More IT pros turn to bounty hunting, says report
The uptick in cyberattacks appears to have had a mirror effect on the cybersecurity community, with researchers increasingly turning to bug bounty hunting to supplement their income, according to research.
Intigriti, which runs a platform for bug bounties – a fee paid to ethical hackers by organizations for discovering and reporting weaknesses in their cyber defenses – said in its latest annual report that the number of analysts signing up had risen year-on-year by 43% in the twelve months to April. Tellingly, the number of exploits submitted to Ingriti had also increased by exactly the same proportion – suggesting that there is ample work out there for white-hat hackers.
The rise means that another 50,000 cybersecurity researchers have joined Intigriti’s platform in the past year, with total bounty payouts rising by 65% to 4.3 million euros. On average, the number of vulnerabilities submitted has increased to 1,600 a month, though not all of these will necessarily be rewarded with a fee.
And with the US Department of Justice (DoJ) relaxing its rules on ethical or white-hat hackers to create a distinction between them and cybercriminals motivated purely by money or state allegiance, this upwards trend looks set to continue.
Last month the DoJ said that hackers deemed to be operating in “good faith” will no longer be charged with malicious hacking offenses under the Computer Fraud and Abuse Act.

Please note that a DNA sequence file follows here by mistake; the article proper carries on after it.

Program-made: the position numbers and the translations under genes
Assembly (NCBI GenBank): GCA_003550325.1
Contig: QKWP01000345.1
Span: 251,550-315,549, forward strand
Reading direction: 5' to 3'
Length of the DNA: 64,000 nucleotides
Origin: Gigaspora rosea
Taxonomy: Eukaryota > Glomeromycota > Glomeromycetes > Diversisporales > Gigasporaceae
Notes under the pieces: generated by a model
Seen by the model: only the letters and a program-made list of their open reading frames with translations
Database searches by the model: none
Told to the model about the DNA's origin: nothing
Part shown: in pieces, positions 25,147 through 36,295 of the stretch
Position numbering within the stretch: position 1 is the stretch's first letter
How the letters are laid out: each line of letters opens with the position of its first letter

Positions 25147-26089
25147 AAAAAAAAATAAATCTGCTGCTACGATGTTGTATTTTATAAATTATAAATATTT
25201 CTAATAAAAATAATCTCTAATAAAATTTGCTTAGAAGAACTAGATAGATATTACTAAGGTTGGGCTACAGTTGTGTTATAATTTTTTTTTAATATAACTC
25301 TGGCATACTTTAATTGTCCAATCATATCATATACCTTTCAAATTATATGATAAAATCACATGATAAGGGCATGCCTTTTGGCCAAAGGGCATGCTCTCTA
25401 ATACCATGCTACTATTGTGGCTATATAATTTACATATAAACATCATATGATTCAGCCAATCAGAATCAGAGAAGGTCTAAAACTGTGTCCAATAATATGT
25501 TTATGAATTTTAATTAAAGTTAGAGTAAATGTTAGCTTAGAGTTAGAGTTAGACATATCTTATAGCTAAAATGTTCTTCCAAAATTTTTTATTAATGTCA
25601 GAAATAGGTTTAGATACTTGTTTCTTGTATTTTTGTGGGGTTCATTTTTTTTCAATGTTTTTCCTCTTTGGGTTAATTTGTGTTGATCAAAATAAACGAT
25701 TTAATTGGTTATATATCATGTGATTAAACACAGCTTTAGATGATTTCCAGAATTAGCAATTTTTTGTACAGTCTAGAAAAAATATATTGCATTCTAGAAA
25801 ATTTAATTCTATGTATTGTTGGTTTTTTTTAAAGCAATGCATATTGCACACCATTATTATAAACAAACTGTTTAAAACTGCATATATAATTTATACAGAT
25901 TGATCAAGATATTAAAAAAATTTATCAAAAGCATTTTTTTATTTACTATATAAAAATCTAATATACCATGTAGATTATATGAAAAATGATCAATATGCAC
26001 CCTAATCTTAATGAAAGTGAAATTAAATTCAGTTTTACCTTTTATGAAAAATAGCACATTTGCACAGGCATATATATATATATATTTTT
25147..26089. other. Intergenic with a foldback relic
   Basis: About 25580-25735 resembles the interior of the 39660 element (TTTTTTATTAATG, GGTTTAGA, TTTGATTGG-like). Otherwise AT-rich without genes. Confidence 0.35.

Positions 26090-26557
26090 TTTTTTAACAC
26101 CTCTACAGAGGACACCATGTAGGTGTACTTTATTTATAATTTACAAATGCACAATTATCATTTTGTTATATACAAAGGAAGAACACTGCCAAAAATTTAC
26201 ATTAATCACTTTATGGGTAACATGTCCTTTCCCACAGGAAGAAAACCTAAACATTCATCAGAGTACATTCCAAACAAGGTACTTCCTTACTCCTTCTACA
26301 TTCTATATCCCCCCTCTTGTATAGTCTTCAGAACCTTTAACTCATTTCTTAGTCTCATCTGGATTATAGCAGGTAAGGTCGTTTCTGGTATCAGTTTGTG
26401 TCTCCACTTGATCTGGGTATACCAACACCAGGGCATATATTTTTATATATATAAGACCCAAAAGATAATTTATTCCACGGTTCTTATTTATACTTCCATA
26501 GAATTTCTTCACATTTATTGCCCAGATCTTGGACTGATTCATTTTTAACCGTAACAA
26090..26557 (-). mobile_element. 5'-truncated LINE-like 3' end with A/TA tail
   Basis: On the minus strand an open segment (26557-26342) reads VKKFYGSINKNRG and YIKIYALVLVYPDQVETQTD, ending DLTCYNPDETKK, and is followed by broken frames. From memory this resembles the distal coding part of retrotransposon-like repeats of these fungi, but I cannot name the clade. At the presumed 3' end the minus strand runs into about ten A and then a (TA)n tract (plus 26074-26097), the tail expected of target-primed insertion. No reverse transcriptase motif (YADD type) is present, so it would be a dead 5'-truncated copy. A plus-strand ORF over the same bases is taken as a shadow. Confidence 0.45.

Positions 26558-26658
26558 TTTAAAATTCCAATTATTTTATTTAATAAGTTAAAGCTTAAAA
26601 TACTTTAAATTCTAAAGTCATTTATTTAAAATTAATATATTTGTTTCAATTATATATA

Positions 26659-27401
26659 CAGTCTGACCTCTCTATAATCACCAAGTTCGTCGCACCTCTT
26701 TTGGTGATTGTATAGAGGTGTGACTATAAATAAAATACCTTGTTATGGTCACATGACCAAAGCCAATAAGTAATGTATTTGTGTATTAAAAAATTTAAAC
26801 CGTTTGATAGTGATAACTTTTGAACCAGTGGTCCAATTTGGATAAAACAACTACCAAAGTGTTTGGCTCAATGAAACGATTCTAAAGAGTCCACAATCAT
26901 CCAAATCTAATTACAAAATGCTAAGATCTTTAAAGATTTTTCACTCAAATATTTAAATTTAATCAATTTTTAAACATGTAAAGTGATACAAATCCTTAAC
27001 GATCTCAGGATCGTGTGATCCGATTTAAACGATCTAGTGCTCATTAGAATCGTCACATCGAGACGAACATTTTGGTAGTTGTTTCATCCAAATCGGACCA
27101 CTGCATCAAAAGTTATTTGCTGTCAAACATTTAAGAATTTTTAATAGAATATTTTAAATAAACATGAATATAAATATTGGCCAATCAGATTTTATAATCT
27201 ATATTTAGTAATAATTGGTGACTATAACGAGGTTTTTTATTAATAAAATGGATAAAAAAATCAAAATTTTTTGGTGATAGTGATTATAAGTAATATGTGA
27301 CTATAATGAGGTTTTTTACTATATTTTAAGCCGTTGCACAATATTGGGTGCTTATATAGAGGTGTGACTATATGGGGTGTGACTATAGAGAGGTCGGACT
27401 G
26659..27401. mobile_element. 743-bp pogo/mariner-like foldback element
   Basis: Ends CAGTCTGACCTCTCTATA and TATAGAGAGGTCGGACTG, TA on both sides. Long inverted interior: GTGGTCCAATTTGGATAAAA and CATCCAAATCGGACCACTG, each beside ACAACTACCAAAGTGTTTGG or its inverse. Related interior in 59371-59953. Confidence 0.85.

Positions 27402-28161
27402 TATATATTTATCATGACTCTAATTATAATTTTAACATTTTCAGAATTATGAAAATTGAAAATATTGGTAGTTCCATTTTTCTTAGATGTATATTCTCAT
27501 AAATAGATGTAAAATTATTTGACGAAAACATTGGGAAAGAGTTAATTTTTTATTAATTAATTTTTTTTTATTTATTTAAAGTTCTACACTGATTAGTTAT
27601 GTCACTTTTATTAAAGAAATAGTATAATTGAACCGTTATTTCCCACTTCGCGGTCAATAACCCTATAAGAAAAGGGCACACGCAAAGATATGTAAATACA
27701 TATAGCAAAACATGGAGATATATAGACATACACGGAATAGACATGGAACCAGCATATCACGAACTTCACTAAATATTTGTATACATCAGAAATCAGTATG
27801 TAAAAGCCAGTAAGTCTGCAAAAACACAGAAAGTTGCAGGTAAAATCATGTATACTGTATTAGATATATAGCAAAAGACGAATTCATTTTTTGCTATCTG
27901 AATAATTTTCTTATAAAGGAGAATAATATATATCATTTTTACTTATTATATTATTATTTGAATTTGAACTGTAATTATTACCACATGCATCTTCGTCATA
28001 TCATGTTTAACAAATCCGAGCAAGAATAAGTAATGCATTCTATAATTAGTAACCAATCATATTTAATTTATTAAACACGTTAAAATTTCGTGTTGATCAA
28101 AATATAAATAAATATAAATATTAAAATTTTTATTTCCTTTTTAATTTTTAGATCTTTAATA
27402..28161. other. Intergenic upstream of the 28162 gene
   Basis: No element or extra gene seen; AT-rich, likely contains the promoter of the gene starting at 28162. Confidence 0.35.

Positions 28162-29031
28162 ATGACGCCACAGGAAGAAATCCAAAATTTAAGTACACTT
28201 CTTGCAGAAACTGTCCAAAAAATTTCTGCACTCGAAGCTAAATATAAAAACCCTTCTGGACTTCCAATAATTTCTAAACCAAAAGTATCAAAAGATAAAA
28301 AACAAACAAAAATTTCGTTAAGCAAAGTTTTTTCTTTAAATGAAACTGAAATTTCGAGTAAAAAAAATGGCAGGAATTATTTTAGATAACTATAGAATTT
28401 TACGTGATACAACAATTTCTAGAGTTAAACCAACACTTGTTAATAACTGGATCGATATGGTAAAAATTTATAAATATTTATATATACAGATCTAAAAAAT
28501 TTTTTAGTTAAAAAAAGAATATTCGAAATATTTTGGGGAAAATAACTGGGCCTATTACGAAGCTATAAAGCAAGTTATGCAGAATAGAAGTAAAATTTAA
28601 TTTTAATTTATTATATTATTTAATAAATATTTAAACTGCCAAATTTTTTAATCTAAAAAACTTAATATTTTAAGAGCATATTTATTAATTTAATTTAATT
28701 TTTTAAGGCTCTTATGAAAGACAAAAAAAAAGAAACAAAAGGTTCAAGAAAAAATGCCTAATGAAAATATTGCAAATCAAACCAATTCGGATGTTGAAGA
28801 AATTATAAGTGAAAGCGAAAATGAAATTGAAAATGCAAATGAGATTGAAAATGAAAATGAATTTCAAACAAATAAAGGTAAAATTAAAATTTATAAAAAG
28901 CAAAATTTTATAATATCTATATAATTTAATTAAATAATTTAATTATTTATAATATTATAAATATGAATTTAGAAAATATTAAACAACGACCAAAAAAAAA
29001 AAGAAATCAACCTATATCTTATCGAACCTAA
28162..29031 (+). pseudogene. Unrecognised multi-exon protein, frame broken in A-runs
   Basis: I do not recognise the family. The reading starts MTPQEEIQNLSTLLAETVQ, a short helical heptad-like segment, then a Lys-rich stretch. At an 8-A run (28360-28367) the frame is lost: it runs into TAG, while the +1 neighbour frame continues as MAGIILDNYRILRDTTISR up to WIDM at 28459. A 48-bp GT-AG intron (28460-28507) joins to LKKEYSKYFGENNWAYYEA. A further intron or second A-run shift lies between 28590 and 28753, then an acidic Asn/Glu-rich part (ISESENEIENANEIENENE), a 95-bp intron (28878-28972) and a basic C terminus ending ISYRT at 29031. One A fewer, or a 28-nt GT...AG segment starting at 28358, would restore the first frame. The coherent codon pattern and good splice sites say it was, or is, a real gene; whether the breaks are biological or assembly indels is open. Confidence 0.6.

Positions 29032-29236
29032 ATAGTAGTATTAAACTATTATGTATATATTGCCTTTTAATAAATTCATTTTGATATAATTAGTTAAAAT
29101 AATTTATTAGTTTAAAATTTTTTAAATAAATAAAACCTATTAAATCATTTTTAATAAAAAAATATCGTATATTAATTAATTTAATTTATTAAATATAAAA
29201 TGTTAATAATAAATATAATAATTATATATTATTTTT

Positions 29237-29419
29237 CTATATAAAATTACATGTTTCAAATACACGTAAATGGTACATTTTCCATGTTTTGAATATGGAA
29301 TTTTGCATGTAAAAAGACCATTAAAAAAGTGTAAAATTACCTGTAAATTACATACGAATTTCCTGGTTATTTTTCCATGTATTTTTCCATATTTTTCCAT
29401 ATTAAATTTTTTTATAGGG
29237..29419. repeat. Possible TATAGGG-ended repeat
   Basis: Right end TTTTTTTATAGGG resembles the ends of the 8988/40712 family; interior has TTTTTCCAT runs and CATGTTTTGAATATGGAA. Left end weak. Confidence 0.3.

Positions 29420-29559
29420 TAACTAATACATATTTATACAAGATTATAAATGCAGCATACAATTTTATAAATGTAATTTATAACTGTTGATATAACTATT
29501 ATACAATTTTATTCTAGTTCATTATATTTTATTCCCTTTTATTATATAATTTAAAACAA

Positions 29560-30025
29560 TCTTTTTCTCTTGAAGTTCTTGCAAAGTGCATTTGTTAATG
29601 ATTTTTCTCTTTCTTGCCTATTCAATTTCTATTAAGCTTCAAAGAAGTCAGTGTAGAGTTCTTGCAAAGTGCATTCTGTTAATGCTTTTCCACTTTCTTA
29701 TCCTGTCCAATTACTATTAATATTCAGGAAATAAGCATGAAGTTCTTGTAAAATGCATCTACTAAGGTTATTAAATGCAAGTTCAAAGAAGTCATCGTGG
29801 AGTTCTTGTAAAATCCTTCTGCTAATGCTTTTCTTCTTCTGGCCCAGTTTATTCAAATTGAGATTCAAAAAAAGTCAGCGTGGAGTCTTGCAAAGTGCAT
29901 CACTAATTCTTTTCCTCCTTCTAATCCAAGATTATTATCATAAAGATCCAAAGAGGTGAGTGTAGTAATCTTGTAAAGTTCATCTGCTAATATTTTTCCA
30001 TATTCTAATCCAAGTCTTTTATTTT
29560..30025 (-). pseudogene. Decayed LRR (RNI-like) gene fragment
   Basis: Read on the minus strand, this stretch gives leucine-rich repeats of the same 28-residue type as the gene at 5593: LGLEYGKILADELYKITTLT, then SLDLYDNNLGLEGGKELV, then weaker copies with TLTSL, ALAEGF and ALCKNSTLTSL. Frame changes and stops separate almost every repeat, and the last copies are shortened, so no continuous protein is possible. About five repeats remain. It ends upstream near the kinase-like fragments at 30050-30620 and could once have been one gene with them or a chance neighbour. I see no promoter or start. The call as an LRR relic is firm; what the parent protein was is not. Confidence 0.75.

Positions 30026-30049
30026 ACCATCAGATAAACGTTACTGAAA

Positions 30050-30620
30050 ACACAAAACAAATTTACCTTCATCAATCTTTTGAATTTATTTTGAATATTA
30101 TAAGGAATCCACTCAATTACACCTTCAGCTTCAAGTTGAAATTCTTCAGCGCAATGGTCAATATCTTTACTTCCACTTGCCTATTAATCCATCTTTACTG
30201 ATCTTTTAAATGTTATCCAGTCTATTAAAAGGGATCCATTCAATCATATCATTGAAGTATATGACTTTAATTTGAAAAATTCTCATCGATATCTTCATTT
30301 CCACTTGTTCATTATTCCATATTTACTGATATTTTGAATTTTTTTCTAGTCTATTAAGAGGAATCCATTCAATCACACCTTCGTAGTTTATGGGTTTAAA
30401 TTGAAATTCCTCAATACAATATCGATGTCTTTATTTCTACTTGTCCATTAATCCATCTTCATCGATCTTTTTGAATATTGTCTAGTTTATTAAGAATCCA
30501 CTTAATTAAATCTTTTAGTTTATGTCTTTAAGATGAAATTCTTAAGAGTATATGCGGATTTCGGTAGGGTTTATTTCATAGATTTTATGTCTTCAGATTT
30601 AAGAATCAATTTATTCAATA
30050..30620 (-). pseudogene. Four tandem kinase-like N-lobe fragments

Inti De Ceukelaire, head of hackers at Intigriti, welcomed the move.
"There's no denying that the US Department of Justice's recent revised policy regarding "good faith hackers" is big news for the ethical hacking community,” he said. “This is not only a welcome step forward in recognizing the important work done by ethical hackers but an exciting turning point for cybersecurity within the jurisdiction of US courts."
Freelance hacking – an industry that wants to grow
According to Intigriti, most bug bounty hunters are part-timers, with 54% having a full-time job elsewhere and 32% studying at university or a similar institution. Perhaps unsurprisingly, they are predominantly a young crowd, with 73% falling under the age of 30 and just 7% aged 40 or more.
Most of the younger respondents said they would consider turning bounty hunter full-time (77%,) although currently, only 14% do this, with most saying they spend up to 20 hours a week doing it as a sideline.
When asked why they would do it as their main job, nearly half (48%) said they were motivated by the money, with 45% saying they wanted to be their own boss and 41% that they found the work interesting.
Clarifying its statement, the DoJ said: “Good faith security research means accessing a computer solely for purposes of [...] testing, investigation, and/or correction of a security flaw or vulnerability, [...] and where the information derived from the activity is used primarily to promote the security or safety of the class of devices, machines, or online services to which the accessed computer belongs, or those who use such devices, machines, or online services.”
But with just 36% of ethical hackers saying their main reason for wanting to do bug bounty hunting full time is to make companies more secure, it’s unclear whether all of them will benefit from the DoJ’s apparent new lenience. Moreover, one-quarter of hackers said they had not chosen to report a bug to schemes that offered no compensation.